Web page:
Xconomy senior correspondent and San Francisco editor Wade Roush says he’s done with news embargoes.
In a column entitled, “The News Embargo Is Dead. Tech Crunch Killed It. Let’s Move On,” he writes that he’ll no longer agree to being “pre-briefed” by tech companies or PR firms with the understanding that he’ll wait to publish until the stories are made public— because he’s been burned one too many times.
What happened? TechCrunch went to press early with an embargoed story that he was also covering–making him look like an “also ran.”
In an email, Roush explained:
TechCrunch founder Michael Arrington…[claims] that TechCrunch has never broken an embargo. His implication was that in the cases where TechCrunch seemed to be publishing stories before the agreed embargo time, they’d been authorized to do so by companies or their PR firms who gave them an earlier embargo. Of course, an embargo where one party gets special treatment is no embargo at all, and if Arrington is to be believed, then the PR community (and not just Arrington himself, who long ago proclaimed “Death to the Embargo”) shares in the blame for the breakdown of the embargo as a reliable way to manage news. It’s a rotten system that I’m happy to walk away from.
Speaking as a former journalist who now works in PR, I am of two minds (or more).
Certainly, as a journalist, I didn’t liked being “scooped” when I honored an embargo. And no reporter wants to feel that s/he is being used to manage a company’s image. But, in covering health and science for national public television, I much appreciated having time to fully understand a development before I wrote about it.
From the PR side– I use embargoes because they allow me to research individual story angles rather than blast out the same pitch, to all reporters, all at the same time. True, those blasts can occasionally lead to a rush of interview requests—but sometimes you get so many that busy scientists or execs can’t respond to them all–leaving some journalists empty-handed. And, with today’s 24-hour news cycles, too many important stories are hastily written and errors are made.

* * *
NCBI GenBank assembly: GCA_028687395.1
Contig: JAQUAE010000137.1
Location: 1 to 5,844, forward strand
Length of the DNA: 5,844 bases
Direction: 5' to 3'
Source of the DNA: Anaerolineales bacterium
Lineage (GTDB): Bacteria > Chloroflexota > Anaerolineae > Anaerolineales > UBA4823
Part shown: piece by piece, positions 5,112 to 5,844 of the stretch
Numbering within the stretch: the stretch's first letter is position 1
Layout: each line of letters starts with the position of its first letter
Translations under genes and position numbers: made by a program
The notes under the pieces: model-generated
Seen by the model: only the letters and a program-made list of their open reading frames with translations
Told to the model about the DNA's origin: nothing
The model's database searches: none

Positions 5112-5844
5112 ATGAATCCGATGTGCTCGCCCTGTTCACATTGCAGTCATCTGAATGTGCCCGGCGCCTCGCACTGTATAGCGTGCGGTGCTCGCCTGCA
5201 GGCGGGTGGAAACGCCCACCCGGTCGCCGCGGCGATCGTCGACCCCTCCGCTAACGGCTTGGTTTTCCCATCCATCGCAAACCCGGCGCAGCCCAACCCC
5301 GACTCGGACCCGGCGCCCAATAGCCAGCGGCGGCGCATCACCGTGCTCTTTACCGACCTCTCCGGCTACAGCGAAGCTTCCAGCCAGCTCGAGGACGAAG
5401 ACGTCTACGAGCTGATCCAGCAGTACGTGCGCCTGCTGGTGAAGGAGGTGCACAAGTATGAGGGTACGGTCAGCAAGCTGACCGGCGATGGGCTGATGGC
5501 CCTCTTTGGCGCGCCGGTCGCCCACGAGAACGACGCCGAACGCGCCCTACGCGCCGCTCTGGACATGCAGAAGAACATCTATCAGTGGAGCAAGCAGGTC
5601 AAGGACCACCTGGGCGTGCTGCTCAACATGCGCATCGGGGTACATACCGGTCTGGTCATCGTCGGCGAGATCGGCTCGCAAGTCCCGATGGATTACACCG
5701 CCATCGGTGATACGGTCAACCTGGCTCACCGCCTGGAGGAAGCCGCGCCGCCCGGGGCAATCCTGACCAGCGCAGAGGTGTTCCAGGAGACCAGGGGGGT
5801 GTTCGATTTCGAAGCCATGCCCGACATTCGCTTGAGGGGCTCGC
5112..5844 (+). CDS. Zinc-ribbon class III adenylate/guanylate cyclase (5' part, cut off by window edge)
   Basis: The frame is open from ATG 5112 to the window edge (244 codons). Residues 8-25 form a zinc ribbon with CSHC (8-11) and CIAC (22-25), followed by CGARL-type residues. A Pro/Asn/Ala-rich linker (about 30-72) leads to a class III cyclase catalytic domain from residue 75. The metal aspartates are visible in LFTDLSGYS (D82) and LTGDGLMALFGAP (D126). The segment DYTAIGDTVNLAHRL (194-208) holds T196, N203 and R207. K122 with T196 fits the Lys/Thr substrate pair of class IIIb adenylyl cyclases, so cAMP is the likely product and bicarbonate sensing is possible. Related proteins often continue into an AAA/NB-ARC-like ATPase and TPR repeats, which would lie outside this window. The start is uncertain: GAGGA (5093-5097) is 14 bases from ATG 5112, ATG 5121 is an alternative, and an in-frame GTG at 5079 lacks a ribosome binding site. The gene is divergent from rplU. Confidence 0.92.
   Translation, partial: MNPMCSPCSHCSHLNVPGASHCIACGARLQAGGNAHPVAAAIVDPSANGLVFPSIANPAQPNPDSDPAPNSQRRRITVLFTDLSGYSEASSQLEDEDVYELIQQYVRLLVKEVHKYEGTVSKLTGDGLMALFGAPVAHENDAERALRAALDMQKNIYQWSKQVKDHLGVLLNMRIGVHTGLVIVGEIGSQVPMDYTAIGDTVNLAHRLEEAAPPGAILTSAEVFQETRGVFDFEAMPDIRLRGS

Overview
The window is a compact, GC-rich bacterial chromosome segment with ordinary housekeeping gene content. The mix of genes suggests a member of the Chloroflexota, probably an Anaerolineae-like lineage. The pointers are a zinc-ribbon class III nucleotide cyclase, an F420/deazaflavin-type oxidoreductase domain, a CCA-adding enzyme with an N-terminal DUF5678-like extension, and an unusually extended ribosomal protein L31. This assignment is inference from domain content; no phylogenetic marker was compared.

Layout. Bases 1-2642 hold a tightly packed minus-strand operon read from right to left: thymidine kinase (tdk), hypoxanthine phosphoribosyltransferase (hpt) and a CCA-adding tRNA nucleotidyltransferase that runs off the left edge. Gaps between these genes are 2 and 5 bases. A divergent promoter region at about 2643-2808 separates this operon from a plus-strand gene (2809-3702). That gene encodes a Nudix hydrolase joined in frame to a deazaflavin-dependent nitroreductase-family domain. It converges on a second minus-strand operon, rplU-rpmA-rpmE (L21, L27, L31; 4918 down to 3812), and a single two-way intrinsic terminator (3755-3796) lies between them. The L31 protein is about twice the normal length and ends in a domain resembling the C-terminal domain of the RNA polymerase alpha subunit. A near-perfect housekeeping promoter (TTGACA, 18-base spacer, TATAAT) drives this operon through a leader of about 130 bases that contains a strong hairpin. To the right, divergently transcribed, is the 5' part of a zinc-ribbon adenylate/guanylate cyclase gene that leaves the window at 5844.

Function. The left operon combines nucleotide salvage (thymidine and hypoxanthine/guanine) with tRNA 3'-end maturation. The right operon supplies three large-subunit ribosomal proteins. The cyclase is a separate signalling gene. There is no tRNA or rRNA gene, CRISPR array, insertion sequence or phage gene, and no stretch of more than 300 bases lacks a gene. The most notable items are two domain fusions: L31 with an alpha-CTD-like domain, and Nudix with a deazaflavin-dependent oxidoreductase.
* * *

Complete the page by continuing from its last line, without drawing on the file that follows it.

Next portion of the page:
I might mention that it’s not only journalists who get burned: I once sent an embargoed announcement to a reporter who did an end run–going to someone for information who was not in the know. The reporter beat out the pack but got the story wrong, pissed off his competitors, my client, and me. He no longer gets advance notice of my clients’ upcoming news.
I do think it’s great that Roush is NOT saying that he’ll knowingly break embargoes. Like Wall Street Journal reporters, he simply asks that sources not send him embargoed stories; he’ll wait to the info goes public, then decide what to do.
Will he still accept “exclusives”–in which a source promises that only he, Roush, will have the story, so that he can break it first?
Yes, I still love exclusives, as long as they turn out to be truly exclusive. If I learned later that a PR firm had given the same story to someone else, then that would destroy my trust in that firm and I’d stop working with them.
I do think it’s about trust in the end.
From all sides of my mind—I definitely agree. Trust is key.
–Anita M. Harris
Anita M. Harris is president of the Harris Communications Group, a public relations and marketing communications firm located in Cambridge, MA.